I started my career writing web applications. I had struggles with PHP web-frameworks, javascript libraries, and rendering differences (CSS and non-CSS glitches) across browsers. After leaving that world, I started focusing more on the backend side of things, fleeing from the frontend camp (mainly actually just scared of that abomination that was javascript; because, in my spare time, I still did things with frontends: I hacked on a GTK media player called Banshee and a GTK chat app called Smuxi). So there you had me: a backend dev by day, desktop dev by night. But in the GTK world I had similar struggles as the ones I had as a frontend dev when the browsers wouldn’t behave in the same way. I’m talking about GTK bugs in other non-Linux OSs, i.e. Mac and Windows. See, I wanted to bring a desktop app to the masses, but these problems (and others of different kinds) prevented me to do it. And while all this was happening, another major shift was happening as well: desktop environments were fading while mobile (and not so mobile: tablets!) platforms were rising in usage. This meant yet more platforms that I wished GTK supported. As I’m not a C language expert (nor I wanted to be), I kept googling for the terms “gtk” and “android” or “gtk” and “iOS”, to see if some hacker put something together that I could use. But that day never happened.
  • Gnome MPV 0.16 Released, How to Install it in Ubuntu 18.04
    Gnome MPV, GTK+ frontend for mpv video player, released version 0.16 a day ago. Here’s how to install it in Ubuntu 18.04 and higher.

10 Most Promising New Linux Distributions to Look Forward in 2019

Some of the distributions that have not been reviewed yet may be worthy of consideration due to their great potential. Keep in mind that they may never make it to the front page ranking due to lack of time or Distrowatch resources to review them. For that reason, we will share a list of what we consider the 10 most promising new distros for 2019 and a brief review on each of them. Since the Linux ecosystem is a live being, you can expect this article to be updated from time to time, or perhaps be radically different next year. That said, let’s take a look! Read more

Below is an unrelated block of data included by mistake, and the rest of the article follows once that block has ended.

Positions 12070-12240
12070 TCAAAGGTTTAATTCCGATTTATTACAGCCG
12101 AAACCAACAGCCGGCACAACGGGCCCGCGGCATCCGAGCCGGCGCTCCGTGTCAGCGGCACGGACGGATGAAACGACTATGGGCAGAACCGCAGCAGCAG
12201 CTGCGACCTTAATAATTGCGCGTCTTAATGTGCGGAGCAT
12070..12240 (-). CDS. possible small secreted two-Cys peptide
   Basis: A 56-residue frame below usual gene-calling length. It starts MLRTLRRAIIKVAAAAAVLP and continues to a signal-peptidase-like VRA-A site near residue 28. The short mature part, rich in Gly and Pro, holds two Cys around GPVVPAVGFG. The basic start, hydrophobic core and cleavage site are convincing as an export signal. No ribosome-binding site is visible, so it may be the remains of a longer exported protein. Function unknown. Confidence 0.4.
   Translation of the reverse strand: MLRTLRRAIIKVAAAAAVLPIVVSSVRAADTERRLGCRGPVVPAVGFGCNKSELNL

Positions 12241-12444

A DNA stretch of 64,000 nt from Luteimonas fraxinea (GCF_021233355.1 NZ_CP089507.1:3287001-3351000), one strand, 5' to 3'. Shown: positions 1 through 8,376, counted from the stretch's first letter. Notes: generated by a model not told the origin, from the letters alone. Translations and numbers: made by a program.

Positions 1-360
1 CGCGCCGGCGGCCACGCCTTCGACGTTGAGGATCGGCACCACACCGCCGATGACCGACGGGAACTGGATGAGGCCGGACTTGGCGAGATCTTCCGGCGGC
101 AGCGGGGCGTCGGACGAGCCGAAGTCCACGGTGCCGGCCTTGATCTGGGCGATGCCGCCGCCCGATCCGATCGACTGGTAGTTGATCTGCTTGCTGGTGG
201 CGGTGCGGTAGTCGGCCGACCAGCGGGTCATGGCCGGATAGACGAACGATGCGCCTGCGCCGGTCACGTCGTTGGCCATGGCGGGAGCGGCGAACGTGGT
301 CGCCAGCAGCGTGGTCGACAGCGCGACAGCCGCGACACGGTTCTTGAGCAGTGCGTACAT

Essential System Tools: nmon – Curses based Performance Monitor

This is the latest in our series of articles highlighting essential system tools. These are small, indispensable utilities, useful for system administrators as well as regular users of Linux based systems. The series examines both graphical and text based open source utilities. For this article, we’ll look at nmon, a free and open source performance monitor. For details of all tools in this series, please check the table at the summary page of this article. Nmon is short for “Nigel’s Monitor”. It’s a systems administrator, tuner, and benchmark all wrapped up in an easy-to-use tool. The utility displays performance information on the CPU, memory, network, disks (mini graphs or numbers), filesystems, NFS, top processes, resources (Linux version & processors) and more. The software aims to be as frugal as possible, as it’s self-defeating for a performance monitor to consume large chunks of CPU cycles and memory. Read more

Programming: Node.js, Micro:bit, L4Re, Python, Go and More

  • 14 Best NodeJS Frameworks for Developers in 2019
    Node.js is used to build fast, highly scalable network applications based on an event-driven non-blocking input/output model, single-threaded asynchronous programming. A web application framework is a combination of libraries, helpers, and tools that provide a way to effortlessly build and run web applications. A web framework lays out a foundation for building a web site/app. The most important aspects of a web framework are – its architecture and features (such as support for customization, flexibility, extensibility, security, compatibility with other libraries, etc..).
  • Debian now got everything you need to program Micro:bit
    I am amazed and very pleased to discover that since a few days ago, everything you need to program the BBC micro:bit is available from the Debian archive. All this is thanks to the hard work of Nick Morrott and the Debian python packaging team. The micro:bit project recommend the mu-editor to program the microcomputer, as this editor will take care of all the machinery required to injekt/flash micropython alongside the program into the micro:bit, as long as the pieces are available. There are three main pieces involved. The first to enter Debian was python-uflash, which was accepted into the archive 2019-01-12. The next one was mu-editor, which showed up 2019-01-13. The final and hardest part to to into the archive was firmware-microbit-micropython, which needed to get its build system and dependencies into Debian before it was accepted 2019-01-20. The last one is already in Debian Unstable and should enter Debian Testing / Buster in three days. This all allow any user of the micro:bit to get going by simply running 'apt install mu-editor' when using Testing or Unstable, and once Buster is released as stable, all the users of Debian stable will be catered for.
  • Some Ideas for 2019